In the meantime, despite my fatigue, I’m so glad I made more jam. It’s sort of been a jamathon this year, and I have the neatly stacked jars to prove it. Currently there’s rhubarb, cherry, strawberry, and my newest favorite strawberry-rhubarb (blackberry jam still to come later this summer). If I can swing it, I’d love to add a bit of blueberry or plum preserves to the pile, too (blueberry-plum?), but maybe I’ll save those efforts for my time off.
I don’t know if it’s because of the honey or the strawberries or both, but this jam when cooking down smells buttery. And I don’t know about you but butter = delicious, and the smell of melted butter = even more delicious. I am not going to give a proper recipe here, because it’s very similar to making straight up strawberry jam and as always I firmly believe jam is such a personal thing you should adapt your ingredient quantities to your personal taste. For my jam, I cut up about 6 pints of ripe strawberries and divided that between two pots; I added two large stalks of chopped-up rhubarb to each. I used honey to sweeten for the most part (about 1/2 a cup per), and added in a bit of raw sugar near the end because I forgot that rhubarb needs a little more sugar due to its inherent tartness.
Then I made a tea cake because I got the idea into my head that the jam needed a vehicle in the form of cake rather than toast. It’s as simple as can be – and is slightly reminiscent of the busy day cake sans buttermilk – to make and calls for mostly just butter, sugar, and vanilla. I added a bit of honey in to the batter so it would ‘match’ the jam, and the cake turned out very light with a delicate honeyed undertone that made it a perfect nibble alongside my afternoon cup of tea. I topped it generously with a spoonful of jam, o’course, and all of a sudden vacation didn’t feel too terribly far away …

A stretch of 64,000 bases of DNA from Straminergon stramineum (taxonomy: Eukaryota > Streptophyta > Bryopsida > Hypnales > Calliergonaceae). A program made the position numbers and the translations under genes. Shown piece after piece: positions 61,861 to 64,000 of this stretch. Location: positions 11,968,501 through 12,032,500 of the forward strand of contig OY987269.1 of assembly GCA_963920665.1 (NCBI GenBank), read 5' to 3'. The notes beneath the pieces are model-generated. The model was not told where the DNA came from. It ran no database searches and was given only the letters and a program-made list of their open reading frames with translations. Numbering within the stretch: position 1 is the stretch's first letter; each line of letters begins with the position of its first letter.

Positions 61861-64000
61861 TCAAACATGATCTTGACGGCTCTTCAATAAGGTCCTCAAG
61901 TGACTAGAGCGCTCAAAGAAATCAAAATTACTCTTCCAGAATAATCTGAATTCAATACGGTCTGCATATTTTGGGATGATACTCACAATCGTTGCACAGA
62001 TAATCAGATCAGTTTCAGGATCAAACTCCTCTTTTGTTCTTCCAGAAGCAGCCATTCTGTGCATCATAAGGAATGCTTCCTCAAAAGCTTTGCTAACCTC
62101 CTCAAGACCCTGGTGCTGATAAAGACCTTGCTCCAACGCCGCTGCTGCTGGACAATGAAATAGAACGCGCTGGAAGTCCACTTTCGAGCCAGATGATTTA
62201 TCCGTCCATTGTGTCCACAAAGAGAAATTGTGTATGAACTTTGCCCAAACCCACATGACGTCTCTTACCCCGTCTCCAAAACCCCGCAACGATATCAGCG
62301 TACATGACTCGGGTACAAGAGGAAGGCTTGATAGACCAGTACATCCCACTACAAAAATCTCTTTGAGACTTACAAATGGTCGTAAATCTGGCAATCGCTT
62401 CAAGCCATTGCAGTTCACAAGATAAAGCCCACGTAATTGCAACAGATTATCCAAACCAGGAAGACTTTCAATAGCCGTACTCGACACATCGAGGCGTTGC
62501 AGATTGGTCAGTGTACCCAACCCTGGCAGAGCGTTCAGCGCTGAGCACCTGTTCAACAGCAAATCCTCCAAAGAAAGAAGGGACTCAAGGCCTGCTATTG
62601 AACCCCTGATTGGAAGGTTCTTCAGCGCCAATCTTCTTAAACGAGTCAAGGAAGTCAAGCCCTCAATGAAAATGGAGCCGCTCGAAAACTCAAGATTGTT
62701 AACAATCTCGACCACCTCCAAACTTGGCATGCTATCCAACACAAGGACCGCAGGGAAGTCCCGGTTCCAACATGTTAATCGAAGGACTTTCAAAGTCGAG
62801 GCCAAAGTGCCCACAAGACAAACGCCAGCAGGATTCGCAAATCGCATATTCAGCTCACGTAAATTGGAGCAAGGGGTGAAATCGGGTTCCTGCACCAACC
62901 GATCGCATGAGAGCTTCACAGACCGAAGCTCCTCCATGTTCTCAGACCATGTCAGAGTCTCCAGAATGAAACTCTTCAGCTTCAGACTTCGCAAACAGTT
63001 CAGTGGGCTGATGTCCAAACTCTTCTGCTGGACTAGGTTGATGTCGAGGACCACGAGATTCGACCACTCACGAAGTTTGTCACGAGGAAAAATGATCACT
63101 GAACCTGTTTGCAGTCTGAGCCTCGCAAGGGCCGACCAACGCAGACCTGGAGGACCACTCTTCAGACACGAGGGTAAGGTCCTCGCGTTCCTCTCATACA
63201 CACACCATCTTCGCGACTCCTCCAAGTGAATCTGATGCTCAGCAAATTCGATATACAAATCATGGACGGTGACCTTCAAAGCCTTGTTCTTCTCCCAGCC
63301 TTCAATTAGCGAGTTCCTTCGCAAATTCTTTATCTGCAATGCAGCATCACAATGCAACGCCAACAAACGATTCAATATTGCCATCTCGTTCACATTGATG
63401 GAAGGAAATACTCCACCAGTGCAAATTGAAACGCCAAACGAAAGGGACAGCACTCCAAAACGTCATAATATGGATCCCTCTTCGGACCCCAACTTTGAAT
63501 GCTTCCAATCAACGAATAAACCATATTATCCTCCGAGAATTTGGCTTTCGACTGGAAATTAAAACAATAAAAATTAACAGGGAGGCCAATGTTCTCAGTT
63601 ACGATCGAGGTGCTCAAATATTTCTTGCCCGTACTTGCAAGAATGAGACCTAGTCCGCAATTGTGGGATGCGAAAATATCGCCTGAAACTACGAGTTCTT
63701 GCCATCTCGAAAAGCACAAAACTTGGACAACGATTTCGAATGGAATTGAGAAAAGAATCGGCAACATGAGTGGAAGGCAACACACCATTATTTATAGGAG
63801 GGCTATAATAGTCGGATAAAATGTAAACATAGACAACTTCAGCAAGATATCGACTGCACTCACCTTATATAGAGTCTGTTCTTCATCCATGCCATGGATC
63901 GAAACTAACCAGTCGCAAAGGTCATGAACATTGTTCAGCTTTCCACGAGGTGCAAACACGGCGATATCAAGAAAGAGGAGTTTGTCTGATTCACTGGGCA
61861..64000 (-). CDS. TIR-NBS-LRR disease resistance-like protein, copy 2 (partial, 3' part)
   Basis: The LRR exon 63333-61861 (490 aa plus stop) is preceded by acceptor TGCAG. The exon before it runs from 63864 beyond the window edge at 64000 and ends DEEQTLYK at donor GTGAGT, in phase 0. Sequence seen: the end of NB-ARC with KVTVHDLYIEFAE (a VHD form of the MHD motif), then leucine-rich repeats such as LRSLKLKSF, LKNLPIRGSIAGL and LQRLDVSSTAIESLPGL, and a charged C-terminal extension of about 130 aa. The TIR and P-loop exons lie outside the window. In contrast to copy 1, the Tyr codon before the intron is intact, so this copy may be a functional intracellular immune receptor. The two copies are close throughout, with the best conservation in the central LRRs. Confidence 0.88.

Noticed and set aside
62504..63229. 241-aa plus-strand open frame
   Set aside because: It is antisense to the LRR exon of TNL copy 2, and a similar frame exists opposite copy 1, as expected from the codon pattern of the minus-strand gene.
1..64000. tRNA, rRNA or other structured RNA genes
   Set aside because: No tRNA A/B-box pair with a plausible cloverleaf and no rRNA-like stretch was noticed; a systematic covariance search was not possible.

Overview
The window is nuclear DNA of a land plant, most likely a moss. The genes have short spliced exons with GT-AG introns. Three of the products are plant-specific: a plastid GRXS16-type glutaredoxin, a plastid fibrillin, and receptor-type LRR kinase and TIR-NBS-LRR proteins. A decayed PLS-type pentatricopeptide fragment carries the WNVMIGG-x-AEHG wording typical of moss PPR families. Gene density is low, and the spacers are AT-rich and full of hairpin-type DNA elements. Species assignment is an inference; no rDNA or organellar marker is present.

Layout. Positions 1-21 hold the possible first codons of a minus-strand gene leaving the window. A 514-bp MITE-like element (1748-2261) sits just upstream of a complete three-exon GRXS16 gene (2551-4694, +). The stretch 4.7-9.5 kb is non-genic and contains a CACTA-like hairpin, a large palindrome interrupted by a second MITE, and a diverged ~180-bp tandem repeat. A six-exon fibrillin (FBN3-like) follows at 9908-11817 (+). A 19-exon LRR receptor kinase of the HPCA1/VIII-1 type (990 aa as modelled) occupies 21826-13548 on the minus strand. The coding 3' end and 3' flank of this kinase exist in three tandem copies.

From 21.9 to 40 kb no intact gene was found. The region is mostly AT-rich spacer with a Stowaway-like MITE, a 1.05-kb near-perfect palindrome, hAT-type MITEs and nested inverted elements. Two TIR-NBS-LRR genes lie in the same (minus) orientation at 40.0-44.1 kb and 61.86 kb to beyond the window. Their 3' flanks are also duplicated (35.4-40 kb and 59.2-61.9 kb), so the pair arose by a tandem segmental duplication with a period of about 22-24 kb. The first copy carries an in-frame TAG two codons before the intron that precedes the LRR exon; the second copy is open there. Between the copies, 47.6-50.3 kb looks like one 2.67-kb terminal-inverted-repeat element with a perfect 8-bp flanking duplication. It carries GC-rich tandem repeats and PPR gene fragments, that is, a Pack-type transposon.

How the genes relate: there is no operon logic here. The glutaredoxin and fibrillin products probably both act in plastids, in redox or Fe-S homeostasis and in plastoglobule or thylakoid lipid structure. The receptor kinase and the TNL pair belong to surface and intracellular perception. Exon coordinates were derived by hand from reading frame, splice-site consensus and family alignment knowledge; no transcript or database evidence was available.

The greatest gift the sea has to give is its timelessness. Beside it, if you are able to receive it, that vast blue amplitude of space and time soothes, simplifies, heals. Beside it, if you are very quiet and still, you see clearly that life is and always has been outside time, a thing apart from it, and so you need have no real fear of time’s poison fruits …
~ Anne Rivers Siddons
Vanilla-Honey Tea Cake, adapted from Simply Recipes
1 stick, butter, softened
3/4 cup sugar
1 tablespoon honey
2 eggs (room temp)
2 teaspoons vanilla
1/2 cup whole milk
1/2 teaspoon salt
1 cup all-purpose flour
1/2 cup whole wheat pastry flour
1 teaspoon baking powder
Oven on 350°F. Butter a 4×8-inch loaf pan.
Beat the butter until fluffy, about 2 minutes. Add the sugar and honey, continue to beat until creamy, a few minutes more. Add eggs, one at a time, beating after each addition to incorporate. On low speed, slowly beat in the vanilla and milk.
Sift together the flour, salt, and baking powder. Add to the wet ingredients, beating until smooth.
Place batter in prepared pan and bake for 1 hour.
Remove from oven and let cool 10 minutes in pan, then turn out onto a wire rack. Serve warm, with jam.